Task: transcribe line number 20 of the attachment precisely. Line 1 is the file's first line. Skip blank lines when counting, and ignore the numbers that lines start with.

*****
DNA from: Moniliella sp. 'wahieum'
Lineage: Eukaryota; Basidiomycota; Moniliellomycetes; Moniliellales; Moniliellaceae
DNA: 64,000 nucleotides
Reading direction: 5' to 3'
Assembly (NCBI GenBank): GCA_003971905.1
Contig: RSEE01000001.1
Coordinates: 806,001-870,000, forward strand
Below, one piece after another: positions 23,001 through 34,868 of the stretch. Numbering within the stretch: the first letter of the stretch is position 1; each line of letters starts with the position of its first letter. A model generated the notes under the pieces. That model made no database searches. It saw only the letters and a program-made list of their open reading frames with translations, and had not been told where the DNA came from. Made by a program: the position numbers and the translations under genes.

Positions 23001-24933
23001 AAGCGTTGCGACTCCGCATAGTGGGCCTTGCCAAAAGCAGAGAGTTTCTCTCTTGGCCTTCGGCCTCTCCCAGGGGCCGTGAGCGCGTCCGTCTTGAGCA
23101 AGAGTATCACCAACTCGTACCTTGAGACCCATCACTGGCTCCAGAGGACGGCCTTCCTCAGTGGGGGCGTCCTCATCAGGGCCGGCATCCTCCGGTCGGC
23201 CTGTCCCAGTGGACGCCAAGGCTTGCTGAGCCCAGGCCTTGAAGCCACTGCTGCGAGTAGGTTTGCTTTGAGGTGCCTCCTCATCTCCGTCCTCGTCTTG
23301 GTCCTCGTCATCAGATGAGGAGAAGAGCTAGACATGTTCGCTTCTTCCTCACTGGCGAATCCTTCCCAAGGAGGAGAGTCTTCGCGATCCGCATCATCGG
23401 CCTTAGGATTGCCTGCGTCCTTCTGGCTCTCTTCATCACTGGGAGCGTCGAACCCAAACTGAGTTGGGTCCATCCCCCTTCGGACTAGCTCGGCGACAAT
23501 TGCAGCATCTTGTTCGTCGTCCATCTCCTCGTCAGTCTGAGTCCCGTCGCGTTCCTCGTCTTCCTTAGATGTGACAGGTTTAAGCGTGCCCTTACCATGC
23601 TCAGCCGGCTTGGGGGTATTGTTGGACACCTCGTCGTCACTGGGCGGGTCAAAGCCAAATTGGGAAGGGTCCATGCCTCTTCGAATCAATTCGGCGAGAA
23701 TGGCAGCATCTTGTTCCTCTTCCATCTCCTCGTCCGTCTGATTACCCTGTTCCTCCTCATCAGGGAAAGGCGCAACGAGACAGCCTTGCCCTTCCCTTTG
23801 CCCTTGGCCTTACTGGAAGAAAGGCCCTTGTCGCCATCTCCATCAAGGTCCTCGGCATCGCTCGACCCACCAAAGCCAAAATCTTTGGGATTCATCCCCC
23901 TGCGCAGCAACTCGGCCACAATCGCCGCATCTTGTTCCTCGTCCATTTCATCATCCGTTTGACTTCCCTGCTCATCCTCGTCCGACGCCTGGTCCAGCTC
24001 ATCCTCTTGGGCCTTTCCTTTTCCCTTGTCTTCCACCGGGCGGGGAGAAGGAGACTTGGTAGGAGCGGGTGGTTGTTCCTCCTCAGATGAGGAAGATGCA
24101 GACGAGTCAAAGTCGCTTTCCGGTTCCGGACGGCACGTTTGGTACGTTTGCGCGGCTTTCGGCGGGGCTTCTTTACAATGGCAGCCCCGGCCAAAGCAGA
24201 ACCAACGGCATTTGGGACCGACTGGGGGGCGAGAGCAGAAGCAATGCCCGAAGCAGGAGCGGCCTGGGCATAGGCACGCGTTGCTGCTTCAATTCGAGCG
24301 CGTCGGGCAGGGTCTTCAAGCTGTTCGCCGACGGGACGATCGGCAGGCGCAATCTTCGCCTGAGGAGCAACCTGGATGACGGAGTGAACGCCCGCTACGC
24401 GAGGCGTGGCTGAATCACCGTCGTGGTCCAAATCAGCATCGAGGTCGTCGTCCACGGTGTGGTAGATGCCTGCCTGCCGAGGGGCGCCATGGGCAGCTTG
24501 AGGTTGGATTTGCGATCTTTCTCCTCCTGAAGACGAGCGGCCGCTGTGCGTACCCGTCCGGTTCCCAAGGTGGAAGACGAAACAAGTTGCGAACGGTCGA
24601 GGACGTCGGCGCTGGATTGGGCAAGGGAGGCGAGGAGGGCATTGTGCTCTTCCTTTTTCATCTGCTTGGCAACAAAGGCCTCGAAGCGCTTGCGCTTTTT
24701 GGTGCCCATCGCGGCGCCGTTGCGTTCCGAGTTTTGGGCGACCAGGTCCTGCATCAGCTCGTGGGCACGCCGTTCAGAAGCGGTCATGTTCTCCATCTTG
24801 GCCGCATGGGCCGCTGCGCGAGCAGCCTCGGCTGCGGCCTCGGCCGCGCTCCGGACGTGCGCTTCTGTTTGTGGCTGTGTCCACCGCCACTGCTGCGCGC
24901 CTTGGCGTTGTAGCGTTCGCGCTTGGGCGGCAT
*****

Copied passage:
24001 ATCCTCTTGGGCCTTTCCTTTTCCCTTGTCTTCCACCGGGCGGGGAGAAGGAGACTTGGTAGGAGCGGGTGGTTGTTCCTCCTCAGATGAGGAAGATGCA